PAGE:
This literally translates to: “Come on, unicorn, we’re going…” but I choose to see the situation as such: My unicorn and I are at a party, but we are done socializing, so I turn to my unicorn and say, “Come on, unicorn, let’s go,” which is kind of code for: “Come on, unicorn, let’s blow this pop stand and go home to watch Netflix with the cat because as we both know, that is where true happiness lies.” Obviously, what I am saying here is that my unicorn and I are one hundred percent simpatico, and though I don’t know if that’s a word in English, I think you know what it means. (A French lady used it in a conversation we were having once, and I liked it.)

Anyways, unicorns aside, I am the kind of person who really, really thrives on routine and structure. Even when on vacation, I try to impose some structure and on the occasions I don’t, I find myself getting weird and anxious. But it is possible. However, too much structure, or better said, boring structure, inspires rebellion. Too often in the past, I have thrown off the tyrannical chains of self-imposed structure, basically because I wanted a little breathing room, only to find myself desperately in need of that structure all over again. Suffice it to say that colored pens, animal sticky notes, and unicorns are keeping this particular try at structure fresh and fun. Hopefully, I’m not jinxing myself by writing about this.

(Another thing that is keeping my morning routine fresh is the Daily Guidance section of my productivity journal, which, again, you can learn more about here. Basically, I read some poetry and follow this with some deep breathing exercises. Right now, I am working my way through Emily Dickinson’s oeuvre.)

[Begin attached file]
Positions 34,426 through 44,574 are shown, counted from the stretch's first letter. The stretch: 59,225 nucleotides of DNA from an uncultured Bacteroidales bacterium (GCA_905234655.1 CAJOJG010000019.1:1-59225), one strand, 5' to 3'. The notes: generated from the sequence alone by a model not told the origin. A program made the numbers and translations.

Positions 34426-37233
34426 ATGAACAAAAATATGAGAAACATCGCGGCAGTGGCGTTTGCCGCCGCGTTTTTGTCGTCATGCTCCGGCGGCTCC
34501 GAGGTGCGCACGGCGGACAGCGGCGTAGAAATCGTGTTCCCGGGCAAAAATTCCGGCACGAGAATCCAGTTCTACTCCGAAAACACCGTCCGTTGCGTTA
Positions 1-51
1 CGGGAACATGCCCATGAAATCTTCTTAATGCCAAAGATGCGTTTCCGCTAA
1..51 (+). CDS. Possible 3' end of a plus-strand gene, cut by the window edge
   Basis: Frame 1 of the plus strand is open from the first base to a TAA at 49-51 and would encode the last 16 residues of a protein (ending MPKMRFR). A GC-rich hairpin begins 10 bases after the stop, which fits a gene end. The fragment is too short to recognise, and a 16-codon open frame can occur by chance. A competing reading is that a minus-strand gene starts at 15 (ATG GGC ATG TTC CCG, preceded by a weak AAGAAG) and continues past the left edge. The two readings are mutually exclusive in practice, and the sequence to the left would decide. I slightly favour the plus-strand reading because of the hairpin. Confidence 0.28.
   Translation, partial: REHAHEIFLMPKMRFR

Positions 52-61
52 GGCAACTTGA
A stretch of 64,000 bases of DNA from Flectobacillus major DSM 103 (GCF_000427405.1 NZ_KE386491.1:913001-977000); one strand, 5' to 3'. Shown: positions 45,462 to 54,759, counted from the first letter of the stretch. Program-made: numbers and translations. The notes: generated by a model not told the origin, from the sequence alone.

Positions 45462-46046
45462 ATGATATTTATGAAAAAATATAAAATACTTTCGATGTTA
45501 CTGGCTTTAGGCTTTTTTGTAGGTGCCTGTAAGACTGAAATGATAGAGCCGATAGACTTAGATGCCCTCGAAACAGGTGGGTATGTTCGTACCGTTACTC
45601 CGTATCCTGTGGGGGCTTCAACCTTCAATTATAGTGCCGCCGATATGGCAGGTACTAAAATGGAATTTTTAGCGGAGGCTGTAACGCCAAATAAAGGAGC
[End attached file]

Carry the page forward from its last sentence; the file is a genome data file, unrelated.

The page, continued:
I also schedule fun stuff, relaxing stuff, as part of my daily tasks. Because I am ambitious. But I do have limitations. I cannot keep up with my peers in the sense that I’ve always noticed I need a bit more down time than they generally do. So scheduling tasks great and small as well as more relaxing type of activities is helping me stay balanced and focused.

Also, since I’ve brought up mental illness, please read this op-ed by Rebecca Chamaa in Teen Vogue to find out what was actually offensive about Anthony Scaramucci’s bizarre on-the-record rant to a New Yorker reporter.

Later. Until we meet again, I’ll be riding my unicorn through the streets of Bonn (and following my morning routine, of course).

LEARNING TO SEE

A shot from the opening scene of Samurai Rebellion.

A shot from the opening scene of Samurai Rebellion.

Well. I’ve finally gotten to the point where I’m ready to query agents for my Beowulf novel. It’s been some time since the first word of the (totally different) ur-draft of this thing, and there have been other things that have happened in between then and now. But it has recently struck me that it took me so long to find my fiction-writing stride because I was trying to write into received form.

By which I simply mean: tab over for the first line of a paragraph.

I started breaking out of this when I started dabbling in short fiction last year. Instead of an initial tab, I started each paragraph at the left-hand margin. I wrote blocks of text with section breaks. (I like to write in sections, so this suited my personal narrative style.)